This time around, let’s do our best to tune out these attack ads, and encourage our political parties to build themselves up, rather than try to tear others down.
To the Editor,
May is Community Living Month, and the Uxbridge Brock Community Support program made sure that it was celebrated in style.
The main organizers were Junnette Rivers, Crystal Mathews, Amanda Carkner and Greg Avery. This group put together a fantastic event that took participants to a variety of approximately 30 businesses. The Ultimate Race was an opportunity to locate businesses in Uxbridge new and old. and get to know people in the community.
Teams consisted of your own team if you had enough people or a mixture of single entrants that became a team. Your team could be two people or more. You were greeted with smiling faces and a bag with your first clue. Once the rules were read everyone was off to find their first business and with it a challenge! Once you completed your challenge you were given your next clue and on your way.
This was set up with great thought to detail for all involved, not one route was the same and the routes were set up that no business had numerous teams at the same time. The challenges were unique and fun, different at each location.
When you returned to the starting point after finishing the race, they had a very professional Finish Line with banners and photographers taking the participants photos. A BBQ lunch was provided by volunteers of the A-Team, and an icon of the team - Freda Appleton was busy taking tickets and chatting with the participants.
Some businesses were not able to participate as they were not open that day but they did donate prizes or different items to the swag bags. I overheard numerous participants saying they can't wait for next year... so to all the participants and businesses and especially to the organizers who made this day so much fun for all family members, a huge thank you! Nana says she will practice the cap/fork challenge so she is ready next year!
There was good news out of Queen’s Park last week, with the Making Ontario Roads Safer Act, receiving unanimous consent, and all parties coming together to agree that harsher penalties were in order if we’re going to eliminate common hazards from roadways in this province.
No one is perfect, and many of us have at some point checked a cellphone, proceeded through a crosswalk or grabbed something to eat while driving. But that doesn’t make it right, and nothing makes it safe.
Fines for distracted driving now are up to $1,000 and three demerit points instead of up to $500 and no points, which will hopefully lead to more enforcement - and more importantly - more compliance from motorists, especially with summer approaching.
Distracted driving now accounts for more deaths on Ontario roads than impaired driving or speeding. Texting while driving makes you 20 times more likely to be involved in an accident.
The danger of distracted driving is all to real, and we are finally seeing real consequences for this, which we applaud wholeheartedly. Driving requires 100 per cent attention, and the sooner we, as a culture, adapt to that line of thinking, the better we will all be.
Times change, not all that long ago you didn’t have to wear a seatbelt, or wear a helmet if you rode a motorcycle. But now, no one in their right mind - we hope- would think about doing either.
It will take time, but hopefully we can get to that point with distracted driving too.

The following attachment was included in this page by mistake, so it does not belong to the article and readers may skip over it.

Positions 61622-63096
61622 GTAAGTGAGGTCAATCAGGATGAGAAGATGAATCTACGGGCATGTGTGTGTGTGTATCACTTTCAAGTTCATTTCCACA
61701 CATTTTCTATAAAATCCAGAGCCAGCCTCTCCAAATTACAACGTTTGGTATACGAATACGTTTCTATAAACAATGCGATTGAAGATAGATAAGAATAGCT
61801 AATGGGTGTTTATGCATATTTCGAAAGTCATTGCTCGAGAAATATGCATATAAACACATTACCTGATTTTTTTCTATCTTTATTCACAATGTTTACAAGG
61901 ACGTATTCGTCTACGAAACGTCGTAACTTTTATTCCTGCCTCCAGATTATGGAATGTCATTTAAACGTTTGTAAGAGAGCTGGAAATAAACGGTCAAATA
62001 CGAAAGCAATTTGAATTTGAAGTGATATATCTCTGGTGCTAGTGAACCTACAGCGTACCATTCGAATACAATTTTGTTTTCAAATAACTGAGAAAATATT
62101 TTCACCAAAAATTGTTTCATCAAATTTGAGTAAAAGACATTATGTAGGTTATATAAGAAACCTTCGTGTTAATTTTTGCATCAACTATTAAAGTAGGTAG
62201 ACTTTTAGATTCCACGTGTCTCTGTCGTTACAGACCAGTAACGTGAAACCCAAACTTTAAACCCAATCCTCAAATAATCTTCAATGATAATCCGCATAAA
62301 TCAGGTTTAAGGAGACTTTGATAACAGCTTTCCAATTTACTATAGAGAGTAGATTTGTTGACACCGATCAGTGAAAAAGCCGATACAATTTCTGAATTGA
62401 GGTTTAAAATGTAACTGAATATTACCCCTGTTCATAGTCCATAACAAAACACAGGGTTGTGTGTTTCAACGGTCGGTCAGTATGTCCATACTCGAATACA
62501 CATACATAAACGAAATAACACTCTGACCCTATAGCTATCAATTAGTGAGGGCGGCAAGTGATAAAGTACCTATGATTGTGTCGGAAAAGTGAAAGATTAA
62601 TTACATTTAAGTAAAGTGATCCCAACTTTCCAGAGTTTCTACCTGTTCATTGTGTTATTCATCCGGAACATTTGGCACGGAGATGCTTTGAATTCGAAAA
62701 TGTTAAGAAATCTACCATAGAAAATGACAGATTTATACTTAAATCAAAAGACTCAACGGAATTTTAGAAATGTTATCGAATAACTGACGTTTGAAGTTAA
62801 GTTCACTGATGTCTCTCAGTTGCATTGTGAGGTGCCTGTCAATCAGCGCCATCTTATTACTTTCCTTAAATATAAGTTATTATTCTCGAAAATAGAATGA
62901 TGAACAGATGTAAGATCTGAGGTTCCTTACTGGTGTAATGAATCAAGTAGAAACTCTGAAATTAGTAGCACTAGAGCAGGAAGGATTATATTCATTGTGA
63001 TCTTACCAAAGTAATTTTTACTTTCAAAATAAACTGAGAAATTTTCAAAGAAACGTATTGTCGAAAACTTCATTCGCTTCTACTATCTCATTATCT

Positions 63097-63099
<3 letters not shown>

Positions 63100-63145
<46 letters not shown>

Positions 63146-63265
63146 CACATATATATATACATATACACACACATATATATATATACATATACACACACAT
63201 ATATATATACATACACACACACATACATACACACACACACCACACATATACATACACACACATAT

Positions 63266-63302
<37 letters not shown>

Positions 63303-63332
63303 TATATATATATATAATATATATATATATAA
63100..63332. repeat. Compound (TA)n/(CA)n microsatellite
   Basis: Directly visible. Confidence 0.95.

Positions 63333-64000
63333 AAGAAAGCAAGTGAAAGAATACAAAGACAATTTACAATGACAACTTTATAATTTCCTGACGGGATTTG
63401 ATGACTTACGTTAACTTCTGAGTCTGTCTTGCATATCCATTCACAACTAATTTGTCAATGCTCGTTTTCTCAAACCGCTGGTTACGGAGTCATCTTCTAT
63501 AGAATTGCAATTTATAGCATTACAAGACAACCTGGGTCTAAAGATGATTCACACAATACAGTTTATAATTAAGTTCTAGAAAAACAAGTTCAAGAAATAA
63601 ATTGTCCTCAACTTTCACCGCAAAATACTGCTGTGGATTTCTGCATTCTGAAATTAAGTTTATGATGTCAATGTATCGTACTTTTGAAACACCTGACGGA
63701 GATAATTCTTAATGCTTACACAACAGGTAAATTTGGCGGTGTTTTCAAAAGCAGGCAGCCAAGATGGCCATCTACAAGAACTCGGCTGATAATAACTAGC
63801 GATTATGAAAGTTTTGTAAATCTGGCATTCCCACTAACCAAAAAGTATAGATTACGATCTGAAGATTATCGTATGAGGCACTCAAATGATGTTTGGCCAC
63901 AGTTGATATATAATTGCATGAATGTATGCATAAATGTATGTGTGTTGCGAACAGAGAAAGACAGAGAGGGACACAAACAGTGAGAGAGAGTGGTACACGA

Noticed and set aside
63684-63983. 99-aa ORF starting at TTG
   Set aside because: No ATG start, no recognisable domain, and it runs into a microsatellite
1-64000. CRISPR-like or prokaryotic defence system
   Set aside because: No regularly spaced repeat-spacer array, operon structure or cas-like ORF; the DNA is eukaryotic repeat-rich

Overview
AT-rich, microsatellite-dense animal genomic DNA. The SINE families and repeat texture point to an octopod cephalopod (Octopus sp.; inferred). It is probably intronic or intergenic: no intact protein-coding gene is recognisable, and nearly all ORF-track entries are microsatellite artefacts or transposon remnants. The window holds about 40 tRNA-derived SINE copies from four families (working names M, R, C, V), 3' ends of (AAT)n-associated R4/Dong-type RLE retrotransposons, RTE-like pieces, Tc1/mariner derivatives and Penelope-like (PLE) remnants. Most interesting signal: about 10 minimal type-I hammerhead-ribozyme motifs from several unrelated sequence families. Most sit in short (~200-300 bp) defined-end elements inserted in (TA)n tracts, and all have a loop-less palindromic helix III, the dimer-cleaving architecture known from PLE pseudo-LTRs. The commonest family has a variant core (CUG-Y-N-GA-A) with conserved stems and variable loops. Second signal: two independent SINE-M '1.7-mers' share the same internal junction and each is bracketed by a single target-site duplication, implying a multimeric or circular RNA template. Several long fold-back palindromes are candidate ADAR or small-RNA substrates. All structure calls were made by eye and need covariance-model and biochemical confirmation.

To the Editor,
The auxiliary to Lakeridge Health Port Perry will be holding its annual Tag Days on Thursday, June 4 and Friday, June 5.
Dressed in their familiar coral coats, volunteers will be at various businesses throughout town as part of a campaign that has been going on for more than 40 years.
Over 100 volunteers will be fundraising over the two days for the ‘Your Hospital, Your Furture’ campaign and we would appreciate your support.
After weeks on uncertainty surrounding the school year with the recent strike by local high school teachers, many students returned to class last week breathing a sigh of relief that they would be able to graduate on time.
Except of course, for all of those students who were distracted by a female class member’s shoulders and suffered failing grades.
To be clear, this likely hasn’t happened. But, with near-constant news of young women being sent home for dress code violations; it seems to be an actual concern for administrators.
High school dress codes claim that they are preparing students for ‘the real world’ then why are there not similar dress codes at post-secondary schools, where students are even closer to joining the workforce?
The oft-repeated line is that tank tops, spaghetti straps and skirts cause a distraction. Shouldn’t the blame for that be with the young men who it’s assumed can’t controlled themselves, rather than the young women who are often simply dressing in a way that is comfortable when the temperature soars into the 30s. When this is the case, young women should have the freedom to be able to expose some of their arms or legs to escape some of the heat of summer.
In fairness, there is a limit to how one should dress in a situation, but exposed shoulders, midriffs and ripped jeans certainly fall far short of that limit. People are constantly being told to be proud of their bodies and that beauty is everywhere, so why do school administrators continue to almost exclusively punish young women for the way that they are dressed? And why do they assume that young men would not control themselves at the sight of an exposed shoulder? How did we get to the point where we have such low opinions of young people?